pmerriam | Apr 9, 2012 |
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Amazon.com Product Description (ISBN 0345495799, Paperback)

Early one morning, for no earthly reason, Sara Miles, raised an atheist, wandered into a church, received communion, and found herself transformed–embracing a faith she’d once scorned. A lesbian left-wing journalist who’d covered revolutions around the world, Miles didn’t discover a religion that was about angels or good behavior or piety; her faith centered on real hunger, real food, and real bodies. Before long, she turned the bread she ate at communion into tons of groceries, piled on the church’s altar to be given away. Within a few years, she and the people she served had started nearly a dozen food pantries in the poorest parts of their city.

Take This Bread is rich with real-life Dickensian characters–church ladies, millionaires, schizophrenics, bishops, and thieves–all blown into Miles’s life by the relentless force of her newfound calling. Here, in this achingly beautiful, passionate book, is the living communion of Christ.

“The most amazing book.”
–Anne Lamott

“Engaging, funny, and highly entertaining . . . Miles comments, often with great insight, on the ugliness that many people associate with a particular brand of Christianity. Why would any thinking person become a Christian? is one of the questions she addresses, and her answer is also compelling reading.”
–Booklist

“Powerful . . . This book is a gem [and] will remain with you forever.”
–The Decatur Daily

“What Miles learns about faith, about herself and about the gift of giving and receiving graciously are wonderful gifts for the reader.”
–National Public Radio

“[A] joyful memoir . . . advocates big-tent Christianity in the truest sense . . . a story of finding sustenance and passing it on.”
–National Catholic Reporter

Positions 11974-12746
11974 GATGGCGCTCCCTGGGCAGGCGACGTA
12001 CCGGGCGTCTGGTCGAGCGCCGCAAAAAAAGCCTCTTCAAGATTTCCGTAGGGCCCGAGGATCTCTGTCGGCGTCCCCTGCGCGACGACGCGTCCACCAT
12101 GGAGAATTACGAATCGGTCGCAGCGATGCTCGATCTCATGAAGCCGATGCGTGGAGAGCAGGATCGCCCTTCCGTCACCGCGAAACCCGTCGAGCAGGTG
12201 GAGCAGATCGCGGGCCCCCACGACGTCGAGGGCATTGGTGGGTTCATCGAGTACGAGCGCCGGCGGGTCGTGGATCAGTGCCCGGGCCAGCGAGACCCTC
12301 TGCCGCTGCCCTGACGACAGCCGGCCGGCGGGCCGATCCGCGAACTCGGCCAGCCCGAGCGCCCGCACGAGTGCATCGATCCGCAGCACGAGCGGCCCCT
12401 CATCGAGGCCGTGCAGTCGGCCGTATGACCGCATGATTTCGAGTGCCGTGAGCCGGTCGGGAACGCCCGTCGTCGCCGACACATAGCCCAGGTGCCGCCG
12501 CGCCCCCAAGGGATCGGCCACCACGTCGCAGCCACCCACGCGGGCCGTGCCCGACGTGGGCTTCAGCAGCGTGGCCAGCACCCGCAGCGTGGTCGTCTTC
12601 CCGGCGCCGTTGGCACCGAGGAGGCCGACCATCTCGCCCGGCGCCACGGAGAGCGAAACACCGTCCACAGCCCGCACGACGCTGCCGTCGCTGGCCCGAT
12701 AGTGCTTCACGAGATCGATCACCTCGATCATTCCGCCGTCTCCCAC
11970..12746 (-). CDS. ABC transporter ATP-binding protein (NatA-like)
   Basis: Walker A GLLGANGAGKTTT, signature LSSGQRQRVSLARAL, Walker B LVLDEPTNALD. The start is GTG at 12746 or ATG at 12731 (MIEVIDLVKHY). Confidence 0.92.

“Rigorously honest, Take This Bread demonstrates how hard–and how necessary–it is to welcome everyone to the table, without exception.”
–San Francisco Chronicle

“Moving, delightful and significant.”
–The Christian Century

Don’t miss the reading group guide in the back of the book.

(retrieved from Amazon Thu, 12 Mar 2015 18:17:50 -0400)

(see all 2 descriptions)

Raised as an atheist, Sara Miles lived an enthusiastically secular life. Then early one morning, for no earthly reason, she wandered into a church. "I was certainly not interested in becoming a Christian," she writes, "or, as I thought of it rather less politely, a religious nut." But she ate a piece of bread, took a sip of wine, and found herself radically transformed. The sacrament of communion has sustained Miles ever since, in a faith she'd scorned, in work she'd never imagined. Here she tells how the seeds of her conversion were sown, and what her life has been like since she took that bread: as a lesbian left-wing journalist, religion for her was not about angels or good behavior or piety. She writes about the economy of hunger and the ugly politics of food; the meaning of prayer and the physicality of faith. Here, in this passionate book, is the living communion of Christ.--From publisher description.… (more)